Publication - Research and analysis

Scottish household survey 2018: key findings

Key findings from the Scottish household survey 2018: annual report.

48 page PDF

5.6 MB

48 page PDF

5.6 MB

Contents
Scottish household survey 2018: key findings
Neighbourhoods and Communities

48 page PDF

5.6 MB

Neighbourhoods and Communities

Ratings

In 2018, the majority of adults (57 per cent) rated their neighbourhood as a very good place to live

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Ratings of neighbourhoods have been consistently high since 1999 with over nine in 10 adults (90 per cent) viewing their neighbourhood as a very or fairly good place to live.

Whilst neighbourhoods were rated positively overall, the strength of view varied with those in rural areas rating their neighbourhoods higher than those in cities.

Those in accessible or remote rural areas were most likely to describe their neighbourhood as a very good place to live (69 per cent and 77 per cent respectively)

In contrast, just over half (53 per cent) of those in large urban areas rated their neighbourhood as a very good place to live.

Positive neighbourhood rating increased as area deprivation decreased.

Only 29 per cent of adults in the 10 per cent most deprived areas rated it as very good place to live.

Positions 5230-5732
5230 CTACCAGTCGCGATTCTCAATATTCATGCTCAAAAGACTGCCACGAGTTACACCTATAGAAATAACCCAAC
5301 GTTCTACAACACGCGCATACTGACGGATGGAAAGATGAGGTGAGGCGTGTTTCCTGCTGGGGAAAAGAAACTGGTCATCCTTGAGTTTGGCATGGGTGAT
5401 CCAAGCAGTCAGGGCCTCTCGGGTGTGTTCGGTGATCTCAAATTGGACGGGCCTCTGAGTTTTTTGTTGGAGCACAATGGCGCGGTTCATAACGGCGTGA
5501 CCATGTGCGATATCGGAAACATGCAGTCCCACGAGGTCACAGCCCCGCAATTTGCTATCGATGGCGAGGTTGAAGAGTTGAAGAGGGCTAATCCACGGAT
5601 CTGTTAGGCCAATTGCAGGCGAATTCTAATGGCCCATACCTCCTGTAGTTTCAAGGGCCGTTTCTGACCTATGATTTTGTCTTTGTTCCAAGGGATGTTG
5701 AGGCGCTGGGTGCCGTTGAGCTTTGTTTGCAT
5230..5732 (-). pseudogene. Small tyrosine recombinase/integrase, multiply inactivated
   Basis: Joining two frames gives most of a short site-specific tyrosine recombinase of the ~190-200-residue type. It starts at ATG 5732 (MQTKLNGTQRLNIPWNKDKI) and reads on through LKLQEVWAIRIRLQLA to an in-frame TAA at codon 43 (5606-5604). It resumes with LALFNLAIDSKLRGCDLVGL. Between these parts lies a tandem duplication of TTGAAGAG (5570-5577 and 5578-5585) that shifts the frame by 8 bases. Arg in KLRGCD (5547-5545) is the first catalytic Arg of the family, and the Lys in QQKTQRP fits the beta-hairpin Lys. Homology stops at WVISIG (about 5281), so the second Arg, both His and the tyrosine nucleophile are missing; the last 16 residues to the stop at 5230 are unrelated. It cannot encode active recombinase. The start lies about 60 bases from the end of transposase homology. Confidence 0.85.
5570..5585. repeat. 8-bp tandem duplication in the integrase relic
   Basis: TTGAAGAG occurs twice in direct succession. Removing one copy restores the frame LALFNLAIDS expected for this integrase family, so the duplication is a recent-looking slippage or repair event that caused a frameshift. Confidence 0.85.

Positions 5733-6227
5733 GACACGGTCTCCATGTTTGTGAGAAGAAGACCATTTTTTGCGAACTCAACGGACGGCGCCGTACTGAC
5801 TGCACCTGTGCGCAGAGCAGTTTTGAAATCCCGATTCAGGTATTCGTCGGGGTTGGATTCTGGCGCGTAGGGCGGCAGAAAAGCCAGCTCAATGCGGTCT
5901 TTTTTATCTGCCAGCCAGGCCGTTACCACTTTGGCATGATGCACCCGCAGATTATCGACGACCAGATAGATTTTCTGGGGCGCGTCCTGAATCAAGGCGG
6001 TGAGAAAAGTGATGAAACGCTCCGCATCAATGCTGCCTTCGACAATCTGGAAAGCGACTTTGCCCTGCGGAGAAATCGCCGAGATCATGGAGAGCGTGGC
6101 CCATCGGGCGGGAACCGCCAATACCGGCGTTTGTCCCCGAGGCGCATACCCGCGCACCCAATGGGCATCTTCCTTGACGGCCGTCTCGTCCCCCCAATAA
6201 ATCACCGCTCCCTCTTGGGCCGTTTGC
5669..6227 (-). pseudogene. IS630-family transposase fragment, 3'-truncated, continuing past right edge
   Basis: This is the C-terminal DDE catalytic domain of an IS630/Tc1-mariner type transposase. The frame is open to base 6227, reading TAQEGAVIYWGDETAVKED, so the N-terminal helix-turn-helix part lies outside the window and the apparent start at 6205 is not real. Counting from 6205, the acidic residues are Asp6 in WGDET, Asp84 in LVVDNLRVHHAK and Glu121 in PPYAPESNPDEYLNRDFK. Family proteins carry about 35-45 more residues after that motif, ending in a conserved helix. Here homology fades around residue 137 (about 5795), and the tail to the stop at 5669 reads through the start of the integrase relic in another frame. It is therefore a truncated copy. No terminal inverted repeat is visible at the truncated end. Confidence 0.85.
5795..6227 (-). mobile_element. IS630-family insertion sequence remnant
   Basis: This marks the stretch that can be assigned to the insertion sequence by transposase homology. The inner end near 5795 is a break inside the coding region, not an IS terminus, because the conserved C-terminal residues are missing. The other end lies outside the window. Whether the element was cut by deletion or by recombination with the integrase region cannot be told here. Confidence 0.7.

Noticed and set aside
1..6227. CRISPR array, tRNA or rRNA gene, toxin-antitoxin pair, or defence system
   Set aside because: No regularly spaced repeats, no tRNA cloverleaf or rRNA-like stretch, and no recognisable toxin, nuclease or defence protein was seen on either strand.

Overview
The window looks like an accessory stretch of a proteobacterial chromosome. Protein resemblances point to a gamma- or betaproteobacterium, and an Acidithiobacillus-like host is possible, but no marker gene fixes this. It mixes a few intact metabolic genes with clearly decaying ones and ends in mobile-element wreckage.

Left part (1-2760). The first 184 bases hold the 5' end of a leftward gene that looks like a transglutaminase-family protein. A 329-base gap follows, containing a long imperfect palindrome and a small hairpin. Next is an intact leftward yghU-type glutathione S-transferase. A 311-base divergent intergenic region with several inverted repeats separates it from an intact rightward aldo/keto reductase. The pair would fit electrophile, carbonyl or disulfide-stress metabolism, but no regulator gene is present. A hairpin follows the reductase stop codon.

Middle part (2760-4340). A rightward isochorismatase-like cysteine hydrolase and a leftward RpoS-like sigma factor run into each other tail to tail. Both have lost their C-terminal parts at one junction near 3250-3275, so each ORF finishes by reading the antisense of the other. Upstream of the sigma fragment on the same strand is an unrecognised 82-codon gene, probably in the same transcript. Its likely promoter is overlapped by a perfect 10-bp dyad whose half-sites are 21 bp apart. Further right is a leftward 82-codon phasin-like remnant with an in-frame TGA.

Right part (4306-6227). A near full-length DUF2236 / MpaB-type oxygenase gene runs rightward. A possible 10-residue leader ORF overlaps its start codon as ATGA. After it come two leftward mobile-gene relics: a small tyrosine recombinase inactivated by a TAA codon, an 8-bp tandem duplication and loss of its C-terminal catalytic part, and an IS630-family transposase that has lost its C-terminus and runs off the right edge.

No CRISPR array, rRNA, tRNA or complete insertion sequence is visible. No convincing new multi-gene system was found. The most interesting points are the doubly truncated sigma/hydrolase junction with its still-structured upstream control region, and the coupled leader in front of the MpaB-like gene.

Whereas 78 per cent in the 10 per cent least deprived areas rated this way. 

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Rating of neighbourhood as a very good place to live varied by Scottish Index of Multiple Deprivation.

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*Calculation based on unrounded data

Strengths, belonging, involvement, discrimination

"National Indicator" - In 2018, over half (59 per cent) of adults agreed that there were places in their neighbourhood where people could meet up and socialise.

91 per cent of adults in Scotland strongly agreed that they would help their neighbours in an emergency.

83 per cent of adults living in Scotland believed their neighbourhood is one where people are kind to each other. This perception of kindness improved with age.

78 per cent of adults felt a very strong or fairly strong sense of belonging to their neighbourhood. This varied by age, ethnicity and deprivation.

8 per cent of adults reported that they had experienced discrimination and six per cent of adults reported that they had experienced harassment in Scotland at some point over the last twelve months.

30 per cent of respondents who had been discriminated against believed the reason behind this was their ethnic origin or nationality.

14 per cent of younger people (16-24) experienced discrimination in 2018.

Loneliness

"National Indicator" - One in five (21 per cent) adults reported that they had experienced loneliness within the last week.

Those living in the most deprived areas (28 per cent) were almost twice as likely to experience loneliness as those living in the least deprived areas (16 per cent).

Over one third (35 per cent) of adults with a long-term health condition reported that they felt lonely, which is two times more than adults without a long-term health condition (16 per cent).

Adults living alone were the most likely to report feelings of loneliness.

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Problems

In 2018, 46 per cent of all adults in Scotland reported that they had experienced no neighbourhood problems

For those who did experience neighbourhood problems, differences can be seen between area deprivation levels.

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Contact

Email: shs@gov.scot